The Erwins are the latest signees of Ernie Haase and Wayne Haun’s Stowtown Records venture. Ranging in age from 14 to 22, this fresh-faced foursome has been making some waves in the southern gospel world of late. I will admit that when I first saw the brothers alone in a showcase slot at NQC a few years back, I thought they were fine, but they didn’t seem like wave-makers to me at the time. Well, with some time to polish their craft and with the addition of baby sis Katie, they are now turning more heads, including mine. Add some memorable new songs and the sure-handed production of Wayne Haun to the mix, and the Erwins are Ready to Sail.
* Besides being generally adorable, 14-year-old Katie can really sing. She has perfect pitch and a very consistent sound across her range, which isn’t easy to maintain. Boys, keep little sister around!
* Speaking of Katie, her main feature is “I Choose to Be a Christian.” This is one of the two best songs on the album, both penned by a writer named Rachel McCutcheon. To hear such youthful voices delivering a message of such sturdy conviction is most heartening.
* The centerpiece of the album is the other McCutcheon contribution, “Calvary’s One Spotless Lamb.” For a young group to get a brand-new, instant classic big ballad right out of the gate is a wonderful gift. Just to put things in perspective, the Collingsworth family hasn’t had a new song this strong in years. Any heavy-weight group would be glad to have this feather in their cap, only the Erwins got there first.
* “Well Done” is the strongest up-tempo track. The sweeping orchestration and march-like tune recall classic standards like the Cathedrals’ “Bloodwashed Band.”
* “Greater” is a cover of MercyMe’s “imitating OneRepublic imitating Mumford & Sons” moment. The Erwins’ vocals are sweeter and more natural, and the production as a whole has much less of the dance influence of the original. It’s a catchy, fast-paced tune that pleasantly rides the current nu-folk wave.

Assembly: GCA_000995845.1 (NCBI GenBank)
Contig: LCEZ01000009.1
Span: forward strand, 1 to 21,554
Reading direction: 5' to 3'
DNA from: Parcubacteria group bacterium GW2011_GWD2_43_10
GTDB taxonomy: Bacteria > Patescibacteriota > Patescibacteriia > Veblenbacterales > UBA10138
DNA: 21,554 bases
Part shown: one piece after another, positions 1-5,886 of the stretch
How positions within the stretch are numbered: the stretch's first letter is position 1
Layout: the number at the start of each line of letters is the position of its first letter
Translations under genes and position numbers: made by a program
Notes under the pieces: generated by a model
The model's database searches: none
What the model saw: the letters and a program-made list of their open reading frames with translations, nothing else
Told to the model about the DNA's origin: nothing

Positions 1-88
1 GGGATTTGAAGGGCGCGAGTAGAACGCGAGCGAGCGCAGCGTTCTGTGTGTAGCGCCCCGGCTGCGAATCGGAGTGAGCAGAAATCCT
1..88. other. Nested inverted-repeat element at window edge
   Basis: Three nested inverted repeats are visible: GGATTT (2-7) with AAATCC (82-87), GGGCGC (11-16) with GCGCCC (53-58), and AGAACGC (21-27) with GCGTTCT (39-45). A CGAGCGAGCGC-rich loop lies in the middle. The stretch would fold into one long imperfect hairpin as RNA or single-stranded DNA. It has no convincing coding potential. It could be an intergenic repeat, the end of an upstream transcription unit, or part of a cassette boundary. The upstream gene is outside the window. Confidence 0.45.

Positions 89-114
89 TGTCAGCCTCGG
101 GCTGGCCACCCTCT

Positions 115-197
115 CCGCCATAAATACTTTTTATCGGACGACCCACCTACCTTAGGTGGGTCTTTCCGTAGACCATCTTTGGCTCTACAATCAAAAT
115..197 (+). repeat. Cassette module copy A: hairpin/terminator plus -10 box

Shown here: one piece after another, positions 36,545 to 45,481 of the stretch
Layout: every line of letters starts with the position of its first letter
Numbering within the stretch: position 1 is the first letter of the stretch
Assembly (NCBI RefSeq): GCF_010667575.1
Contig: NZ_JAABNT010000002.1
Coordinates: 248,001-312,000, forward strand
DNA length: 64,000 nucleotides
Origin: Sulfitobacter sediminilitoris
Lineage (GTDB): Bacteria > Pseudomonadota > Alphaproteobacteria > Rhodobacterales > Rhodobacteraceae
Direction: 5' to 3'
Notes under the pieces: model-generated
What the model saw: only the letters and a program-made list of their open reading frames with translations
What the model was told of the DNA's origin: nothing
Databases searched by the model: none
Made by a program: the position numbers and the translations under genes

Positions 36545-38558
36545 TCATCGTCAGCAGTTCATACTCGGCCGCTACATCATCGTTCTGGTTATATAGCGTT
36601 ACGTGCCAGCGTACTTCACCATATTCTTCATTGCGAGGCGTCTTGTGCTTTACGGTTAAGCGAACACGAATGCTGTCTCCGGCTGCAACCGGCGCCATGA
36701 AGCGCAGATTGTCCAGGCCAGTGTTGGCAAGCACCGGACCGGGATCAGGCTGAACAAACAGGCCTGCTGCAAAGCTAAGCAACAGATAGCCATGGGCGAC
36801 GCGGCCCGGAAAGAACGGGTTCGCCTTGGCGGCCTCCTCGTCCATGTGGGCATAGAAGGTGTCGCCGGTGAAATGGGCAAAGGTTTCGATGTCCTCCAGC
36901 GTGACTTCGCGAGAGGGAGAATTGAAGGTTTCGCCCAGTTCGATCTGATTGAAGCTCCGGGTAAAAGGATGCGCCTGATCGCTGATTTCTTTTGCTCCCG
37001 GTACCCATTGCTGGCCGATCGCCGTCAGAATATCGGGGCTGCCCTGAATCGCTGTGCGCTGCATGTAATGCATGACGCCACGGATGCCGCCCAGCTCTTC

* I enjoyed hearing Ernie Haase pop in for a guest vocal on the finger-snapper “Take Him at His Word.” His voice blends with young Katie’s very charmingly.
* “The Burden of Loving Me” is a great lyrical hook. The rest of the song didn’t quite rise to the same level, but I just love that hook.
* This isn’t so much a dislike as a practical critique, but as a vocal ensemble, the Erwins are greater than the sum of their parts. Individual step-outs are smooth and show promise, but they lack a certain oomph (this is my technical term, and I’m sticking to it). Some runs land more confidently than others, Kody sometimes has trouble hanging onto the tone for his low-low notes, and Keith’s high notes could use more power. And while Katie is very impressive for her age, better breath control would give her tone more richness and depth. The good news is that all of this can only improve with continued vocal maturity and experience.
* I thought “You Are Welcome Here” was a rather dull melody when I heard Ernie Haase & Signature Sound do it with Wayne Haun, and my opinion hasn’t changed. The message is laudable, but it doesn’t leave a lasting musical impression.
*I was very impressed by the Erwins’ acappella number at NQC last year and would have liked to hear them take at least one track to treat us to their voices alone.
Final thoughts: The Erwins have everything going for them at this stage in their young careers. They already have a polished blend and are surrounded by great talent-nurturing folks. Thanks to Ernie and Wayne for planting yet another seed in the soil of southern gospel’s future.
CD rating: 4.5 stars
Review copy provided. A positive review was not required.